Eye On Real Estate: Former DUMBO Watchtower building going condo
By Lore Croghan
Brooklyn Daily Eagle
Developer Shelly Listokin's plans to turn a former DUMBO Watchtower building into condos have cleared a significant hurdle – by winning city Landmarks Preservation Commission approval to add two floors to the top of 200 Water St. and rebuild its back facade.
Aufgang Architects' revised designs for the condo conversion received the preservation agency's okay at a public meeting in Lower Manhattan Tuesday. An earlier try on Oct. 1 to get LPC approval for a more drastic makeover of the 1950s-vintage factory building was unsuccessful.
Listokin – who was involved in the residential redevelopment of 20 Henry St. – bought 200 Water St. and neighboring lots 173 and 177 Front St. through an entity called DUMBO Assemblage LLC for $30.6 million last March, city records indicate.
The Jehovah's Witnesses sold the properties as part of an ongoing effort to shed DUMBO and Brooklyn Heights holdings ahead of the relocation of their world headquarters to upstate Warwick.
Listokin's Urban Realty Partners plans to construct 15 apartments in the Water Street building, which had been used by steel-wool pad makers Brillo Manufacturing Co. before the Witnesses owned it.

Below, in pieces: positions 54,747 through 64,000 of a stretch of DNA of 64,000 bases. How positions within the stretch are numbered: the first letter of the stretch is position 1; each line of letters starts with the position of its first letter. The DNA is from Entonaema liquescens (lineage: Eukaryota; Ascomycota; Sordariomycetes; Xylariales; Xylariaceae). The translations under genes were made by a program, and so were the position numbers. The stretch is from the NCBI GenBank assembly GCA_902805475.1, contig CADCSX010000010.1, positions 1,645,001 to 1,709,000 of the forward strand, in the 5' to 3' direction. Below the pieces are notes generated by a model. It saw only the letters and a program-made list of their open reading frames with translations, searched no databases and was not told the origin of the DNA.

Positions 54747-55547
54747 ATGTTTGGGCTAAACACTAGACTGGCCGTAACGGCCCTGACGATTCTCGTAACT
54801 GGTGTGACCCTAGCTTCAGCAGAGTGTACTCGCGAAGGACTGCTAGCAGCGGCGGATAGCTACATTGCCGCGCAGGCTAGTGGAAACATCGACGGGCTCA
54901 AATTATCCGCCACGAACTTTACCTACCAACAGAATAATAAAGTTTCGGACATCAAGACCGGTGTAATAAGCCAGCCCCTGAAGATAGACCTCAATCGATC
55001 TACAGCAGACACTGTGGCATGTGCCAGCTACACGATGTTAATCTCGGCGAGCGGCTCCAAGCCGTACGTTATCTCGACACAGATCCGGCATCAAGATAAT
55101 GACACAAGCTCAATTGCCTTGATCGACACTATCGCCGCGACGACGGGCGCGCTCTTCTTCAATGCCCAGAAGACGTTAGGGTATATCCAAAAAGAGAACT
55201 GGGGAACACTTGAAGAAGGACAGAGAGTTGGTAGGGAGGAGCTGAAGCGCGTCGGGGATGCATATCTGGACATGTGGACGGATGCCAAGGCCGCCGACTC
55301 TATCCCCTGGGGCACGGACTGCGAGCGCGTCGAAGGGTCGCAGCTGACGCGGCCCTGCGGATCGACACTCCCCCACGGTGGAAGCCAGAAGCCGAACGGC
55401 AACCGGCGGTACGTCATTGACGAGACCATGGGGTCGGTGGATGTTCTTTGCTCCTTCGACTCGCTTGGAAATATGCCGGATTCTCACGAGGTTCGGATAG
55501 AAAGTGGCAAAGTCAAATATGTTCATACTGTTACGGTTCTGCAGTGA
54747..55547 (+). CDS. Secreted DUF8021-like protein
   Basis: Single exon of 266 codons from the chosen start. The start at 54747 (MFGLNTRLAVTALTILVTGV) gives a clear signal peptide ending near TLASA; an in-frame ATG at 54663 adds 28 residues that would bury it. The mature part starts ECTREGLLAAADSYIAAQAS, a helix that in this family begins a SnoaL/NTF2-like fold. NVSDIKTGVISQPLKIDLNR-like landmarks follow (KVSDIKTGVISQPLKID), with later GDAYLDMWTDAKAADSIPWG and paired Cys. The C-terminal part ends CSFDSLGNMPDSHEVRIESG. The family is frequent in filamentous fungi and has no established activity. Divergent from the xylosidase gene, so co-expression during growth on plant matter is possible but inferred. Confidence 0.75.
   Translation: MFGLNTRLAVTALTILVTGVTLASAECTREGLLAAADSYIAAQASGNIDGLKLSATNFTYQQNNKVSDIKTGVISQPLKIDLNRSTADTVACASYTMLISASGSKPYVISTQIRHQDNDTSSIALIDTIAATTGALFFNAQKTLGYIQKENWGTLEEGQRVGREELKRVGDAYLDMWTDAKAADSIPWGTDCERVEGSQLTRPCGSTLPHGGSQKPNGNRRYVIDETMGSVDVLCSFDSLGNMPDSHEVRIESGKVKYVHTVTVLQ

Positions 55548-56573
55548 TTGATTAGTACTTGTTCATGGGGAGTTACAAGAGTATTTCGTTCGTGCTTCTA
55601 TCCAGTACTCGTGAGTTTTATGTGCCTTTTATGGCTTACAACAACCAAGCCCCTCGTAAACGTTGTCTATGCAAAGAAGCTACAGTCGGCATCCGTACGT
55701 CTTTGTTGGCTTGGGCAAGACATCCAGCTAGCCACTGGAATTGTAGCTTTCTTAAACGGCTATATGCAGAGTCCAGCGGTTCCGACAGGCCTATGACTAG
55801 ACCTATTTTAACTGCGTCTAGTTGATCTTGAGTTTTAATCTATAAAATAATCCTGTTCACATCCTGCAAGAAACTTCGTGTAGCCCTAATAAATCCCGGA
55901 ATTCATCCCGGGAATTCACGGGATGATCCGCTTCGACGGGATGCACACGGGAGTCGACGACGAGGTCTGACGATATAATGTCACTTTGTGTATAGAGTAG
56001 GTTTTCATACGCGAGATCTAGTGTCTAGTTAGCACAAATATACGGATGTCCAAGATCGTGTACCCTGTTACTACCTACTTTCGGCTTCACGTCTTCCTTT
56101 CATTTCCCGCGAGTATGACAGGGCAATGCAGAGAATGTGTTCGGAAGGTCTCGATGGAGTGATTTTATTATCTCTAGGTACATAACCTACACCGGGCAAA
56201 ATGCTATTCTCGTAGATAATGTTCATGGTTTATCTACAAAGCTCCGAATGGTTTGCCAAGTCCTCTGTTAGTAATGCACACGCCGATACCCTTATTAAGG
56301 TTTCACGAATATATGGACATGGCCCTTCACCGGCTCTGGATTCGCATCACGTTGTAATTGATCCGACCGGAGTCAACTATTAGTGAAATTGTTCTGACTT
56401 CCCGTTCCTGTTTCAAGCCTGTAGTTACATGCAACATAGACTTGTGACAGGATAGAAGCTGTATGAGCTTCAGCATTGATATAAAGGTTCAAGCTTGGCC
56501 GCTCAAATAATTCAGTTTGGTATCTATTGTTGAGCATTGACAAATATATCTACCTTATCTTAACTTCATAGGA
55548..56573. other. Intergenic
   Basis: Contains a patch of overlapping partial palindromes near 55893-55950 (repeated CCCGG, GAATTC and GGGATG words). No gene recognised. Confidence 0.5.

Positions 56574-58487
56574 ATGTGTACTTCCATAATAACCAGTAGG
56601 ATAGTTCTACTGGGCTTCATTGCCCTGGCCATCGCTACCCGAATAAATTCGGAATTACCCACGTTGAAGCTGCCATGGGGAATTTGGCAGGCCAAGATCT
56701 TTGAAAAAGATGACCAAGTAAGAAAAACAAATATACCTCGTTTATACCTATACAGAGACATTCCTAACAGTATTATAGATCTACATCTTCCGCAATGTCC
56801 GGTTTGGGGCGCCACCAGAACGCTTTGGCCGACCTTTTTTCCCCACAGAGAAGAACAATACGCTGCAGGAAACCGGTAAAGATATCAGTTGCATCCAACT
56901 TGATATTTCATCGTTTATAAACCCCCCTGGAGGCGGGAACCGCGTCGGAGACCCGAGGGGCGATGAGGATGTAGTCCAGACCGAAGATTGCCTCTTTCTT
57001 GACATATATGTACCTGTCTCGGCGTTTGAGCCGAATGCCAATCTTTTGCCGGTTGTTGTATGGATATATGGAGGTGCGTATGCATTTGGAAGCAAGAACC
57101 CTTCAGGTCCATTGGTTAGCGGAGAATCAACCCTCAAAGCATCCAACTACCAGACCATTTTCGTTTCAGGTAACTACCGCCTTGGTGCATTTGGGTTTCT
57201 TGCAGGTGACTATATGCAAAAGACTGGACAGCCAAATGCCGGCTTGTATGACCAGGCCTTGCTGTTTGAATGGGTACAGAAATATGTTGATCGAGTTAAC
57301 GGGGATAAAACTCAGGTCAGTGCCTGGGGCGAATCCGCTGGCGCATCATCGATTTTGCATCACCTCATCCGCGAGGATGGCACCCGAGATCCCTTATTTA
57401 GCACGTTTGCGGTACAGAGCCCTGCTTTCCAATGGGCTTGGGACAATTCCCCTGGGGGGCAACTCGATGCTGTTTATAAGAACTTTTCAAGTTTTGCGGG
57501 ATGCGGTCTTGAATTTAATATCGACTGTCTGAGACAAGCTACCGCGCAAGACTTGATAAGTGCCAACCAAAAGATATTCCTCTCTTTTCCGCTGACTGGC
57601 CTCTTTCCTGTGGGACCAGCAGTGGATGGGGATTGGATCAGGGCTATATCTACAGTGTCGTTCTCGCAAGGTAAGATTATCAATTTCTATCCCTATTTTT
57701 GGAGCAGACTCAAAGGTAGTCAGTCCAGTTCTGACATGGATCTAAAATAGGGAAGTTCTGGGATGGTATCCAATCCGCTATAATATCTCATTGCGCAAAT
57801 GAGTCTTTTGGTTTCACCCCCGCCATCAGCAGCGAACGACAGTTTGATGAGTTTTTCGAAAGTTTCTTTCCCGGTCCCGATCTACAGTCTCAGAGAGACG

The commissioners voted yes to the revised designs because, among other things, they call for leaving the red-brick facade on the Water Street side of the building largely intact. The original idea was to use new bricks to reconstruct that wall.
On the back of the building, concrete will be used as a construction material, like on the existing building. The initial reconstruction plan called for a nearly all-glass facade.
Two glass-clad floors to be added to the top of the building will be set back from the roofline on the Water Street side of the property to make them less visible to passersby – and make room for a patio.
For next-door 177 Front St., Listokin has filed plans with the city Buildings Department to construct a 105-unit, 12-floor apartment house with commercial space on the first floor.
That lot is outside the DUMBO Historic District – so the Landmarks Preservation Commission won't be weighing in on those design plans, which were also done by Aufgang Architects.